A Hard Truth

The copper-haired elf took the silver arrowhead and held it up to the light of the forge, inspecting it with a keen eye. 

“How many?”


The smith’s lips twitched into a smirk.

“You lose twice as many in a single day, Dolthafaer.”

The Lord of the Arrow chuckled under his breath and dropped a small pouch of coins onto the table strewn with scattered notes, tools, and metal shavings. Sometimes he wondered how the foreman could find anything amidst this mess.

“Then I suppose I will have to come back tomorrow.”

Ararusco placed the arrowhead down next to the pouch.

“My price tomorrow will be a bottle of Dorwinion.”

“A steep price for some bits of steel, smith.”

“Two bottles,” the smith countered with a grin, leaning back into his table and folding his arms over his chest.  “You could always undertake the task yourself.  I know your father taught you that much.”

Dolthafaer scoffed.

“You also know that I am far too busy for that nonsense.”

“Two bottles.”


They shook on it, sharing a warm smile, and Dolthafaer opened his mouth to ask his friend whether it would be white or red or both when the heavy door to the forge swung open.  In walked a young dark-haired elf who Dolthafaer recognized as an attendant of the stables.  A spark of relief lit her features when she spotted the two of them.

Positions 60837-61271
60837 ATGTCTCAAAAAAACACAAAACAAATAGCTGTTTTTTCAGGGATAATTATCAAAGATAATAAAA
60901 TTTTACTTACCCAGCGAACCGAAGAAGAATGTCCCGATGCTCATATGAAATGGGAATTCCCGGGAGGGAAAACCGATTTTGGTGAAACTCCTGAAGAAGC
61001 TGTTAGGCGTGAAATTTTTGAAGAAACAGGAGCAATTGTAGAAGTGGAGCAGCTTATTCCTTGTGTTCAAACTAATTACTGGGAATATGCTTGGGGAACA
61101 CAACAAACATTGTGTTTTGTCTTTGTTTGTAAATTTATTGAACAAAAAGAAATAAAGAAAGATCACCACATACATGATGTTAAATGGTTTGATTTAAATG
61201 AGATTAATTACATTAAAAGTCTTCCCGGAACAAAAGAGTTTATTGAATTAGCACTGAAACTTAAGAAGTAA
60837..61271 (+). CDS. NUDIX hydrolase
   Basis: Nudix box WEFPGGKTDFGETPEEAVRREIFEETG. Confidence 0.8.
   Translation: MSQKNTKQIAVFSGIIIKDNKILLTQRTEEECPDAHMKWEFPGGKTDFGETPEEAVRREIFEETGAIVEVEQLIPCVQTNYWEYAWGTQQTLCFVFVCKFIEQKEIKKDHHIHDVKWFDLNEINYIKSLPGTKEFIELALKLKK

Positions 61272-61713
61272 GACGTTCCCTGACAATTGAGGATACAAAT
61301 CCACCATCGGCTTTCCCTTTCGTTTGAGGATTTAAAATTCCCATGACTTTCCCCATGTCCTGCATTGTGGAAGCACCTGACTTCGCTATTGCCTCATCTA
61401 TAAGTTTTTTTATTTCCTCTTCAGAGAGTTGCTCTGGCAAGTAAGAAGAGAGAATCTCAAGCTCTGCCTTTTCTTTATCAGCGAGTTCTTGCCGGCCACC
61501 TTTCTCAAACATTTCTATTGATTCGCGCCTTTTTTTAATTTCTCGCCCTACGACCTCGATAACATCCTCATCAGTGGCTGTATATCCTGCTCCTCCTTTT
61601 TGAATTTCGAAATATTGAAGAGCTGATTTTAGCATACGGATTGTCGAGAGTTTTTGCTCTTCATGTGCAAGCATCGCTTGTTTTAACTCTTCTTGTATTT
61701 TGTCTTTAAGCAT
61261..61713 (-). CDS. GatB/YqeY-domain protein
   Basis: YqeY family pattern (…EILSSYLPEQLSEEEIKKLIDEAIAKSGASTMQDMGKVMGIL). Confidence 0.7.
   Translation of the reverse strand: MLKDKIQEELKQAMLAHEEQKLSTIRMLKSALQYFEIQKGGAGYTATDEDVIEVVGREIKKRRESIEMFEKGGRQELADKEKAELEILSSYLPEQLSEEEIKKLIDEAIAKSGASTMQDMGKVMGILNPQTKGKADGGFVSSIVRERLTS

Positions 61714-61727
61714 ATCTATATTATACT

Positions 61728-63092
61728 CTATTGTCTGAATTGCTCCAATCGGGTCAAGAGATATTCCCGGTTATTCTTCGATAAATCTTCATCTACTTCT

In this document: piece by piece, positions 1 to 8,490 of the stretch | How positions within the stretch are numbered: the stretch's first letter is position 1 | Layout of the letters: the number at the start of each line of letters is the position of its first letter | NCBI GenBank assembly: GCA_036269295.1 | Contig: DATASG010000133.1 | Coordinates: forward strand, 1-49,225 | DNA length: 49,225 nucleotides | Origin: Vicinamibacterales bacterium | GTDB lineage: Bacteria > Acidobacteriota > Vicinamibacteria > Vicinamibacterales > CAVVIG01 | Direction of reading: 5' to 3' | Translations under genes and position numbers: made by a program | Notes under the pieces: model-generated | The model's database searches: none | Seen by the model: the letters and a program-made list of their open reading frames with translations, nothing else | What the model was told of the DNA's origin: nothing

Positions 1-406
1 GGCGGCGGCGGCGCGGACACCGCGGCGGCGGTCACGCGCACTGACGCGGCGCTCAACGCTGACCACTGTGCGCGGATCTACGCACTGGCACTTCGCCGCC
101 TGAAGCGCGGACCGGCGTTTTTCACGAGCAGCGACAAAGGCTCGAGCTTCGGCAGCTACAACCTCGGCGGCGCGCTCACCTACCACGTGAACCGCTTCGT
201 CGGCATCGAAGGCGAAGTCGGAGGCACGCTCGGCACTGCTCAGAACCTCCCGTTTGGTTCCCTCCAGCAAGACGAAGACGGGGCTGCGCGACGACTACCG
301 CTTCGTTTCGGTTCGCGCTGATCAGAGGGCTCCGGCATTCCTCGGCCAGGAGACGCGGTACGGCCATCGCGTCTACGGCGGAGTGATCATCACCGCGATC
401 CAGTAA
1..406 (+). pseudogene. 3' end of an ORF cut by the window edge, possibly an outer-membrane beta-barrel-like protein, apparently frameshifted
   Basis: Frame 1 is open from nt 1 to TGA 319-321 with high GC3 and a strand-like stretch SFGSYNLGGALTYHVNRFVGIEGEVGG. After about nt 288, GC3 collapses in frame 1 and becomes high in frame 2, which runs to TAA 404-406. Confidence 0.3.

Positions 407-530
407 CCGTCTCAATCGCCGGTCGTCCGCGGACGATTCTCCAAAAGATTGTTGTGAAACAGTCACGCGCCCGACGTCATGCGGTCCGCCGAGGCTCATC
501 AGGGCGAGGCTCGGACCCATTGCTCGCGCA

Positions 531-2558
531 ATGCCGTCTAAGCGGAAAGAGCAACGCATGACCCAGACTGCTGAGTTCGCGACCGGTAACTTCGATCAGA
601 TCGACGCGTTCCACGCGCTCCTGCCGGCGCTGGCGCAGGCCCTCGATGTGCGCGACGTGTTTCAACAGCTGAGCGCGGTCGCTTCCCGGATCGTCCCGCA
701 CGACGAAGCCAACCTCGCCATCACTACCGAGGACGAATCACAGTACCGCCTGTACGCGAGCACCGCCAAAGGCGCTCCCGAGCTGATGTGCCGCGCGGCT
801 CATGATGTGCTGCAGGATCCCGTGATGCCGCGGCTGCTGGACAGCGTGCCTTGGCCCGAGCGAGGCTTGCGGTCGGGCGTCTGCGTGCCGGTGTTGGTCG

“Lord Dolthafaer!”

He straightened from his easy stance when the stablehand approached and dipped into a short bow.  He gestured for her to rise, a small frown already creasing his brow. 

“What is it, Rochrinuil?”

“He left the Valley, my lord.”

“Who?” asked Ararusco, curious, not bothering to get up himself.

“Thendryt,” sighed Dolthafaer.  “When?”

“I came looking for you straight away.  He has not been gone an hour.”

“Do you know where he went?”

“No, my lord.  But he seemed…”

Dolthafaer itched at her hesitation. 


“Agitated,” she sighed.  “Hunted.  He kicked in the door, startling the horses, and he left in a hurry.  He barely threw the saddle over his horse’s back before they fled from the Valley as if Carcharoth himself was at their heels.”

Dolthafaer frowned, casting a quick look over her shoulder at the door.

“Thank you, Rochrinuil.”

The stablehand bowed again.

“My lord.”

The Lord of the Arrow left the forge with a muttered farewell to his friend and started down the path with a purpose.  The Valley was empty and quiet this morning, which he decided to take as a good sign.  No cries of alarm.  No panic.  No mobs shouting for the blood of the most infuriating Man in Imladris.  Of course, that could also mean that whatever foolish thing he had done had not yet been discovered.

Dolthafaer did not stop until he stood in front of the door of Thendryt’s home.  It was a small and nondescript house near the outskirts of Imladris, weathered though not in bad repair, half-hidden in the greenery.  He did not bother to knock before he tried the door – unlocked – and let himself inside.

It was immediately apparent that there had been a struggle.  A stool was in splinters upon the ground, a bookshelf was broken, a table was missing half a leg, a mirror had shattered.  There was a hole in the wall.  A window had been smashed clean through.  But there was no blood upon the floor, no body hunched in the corner.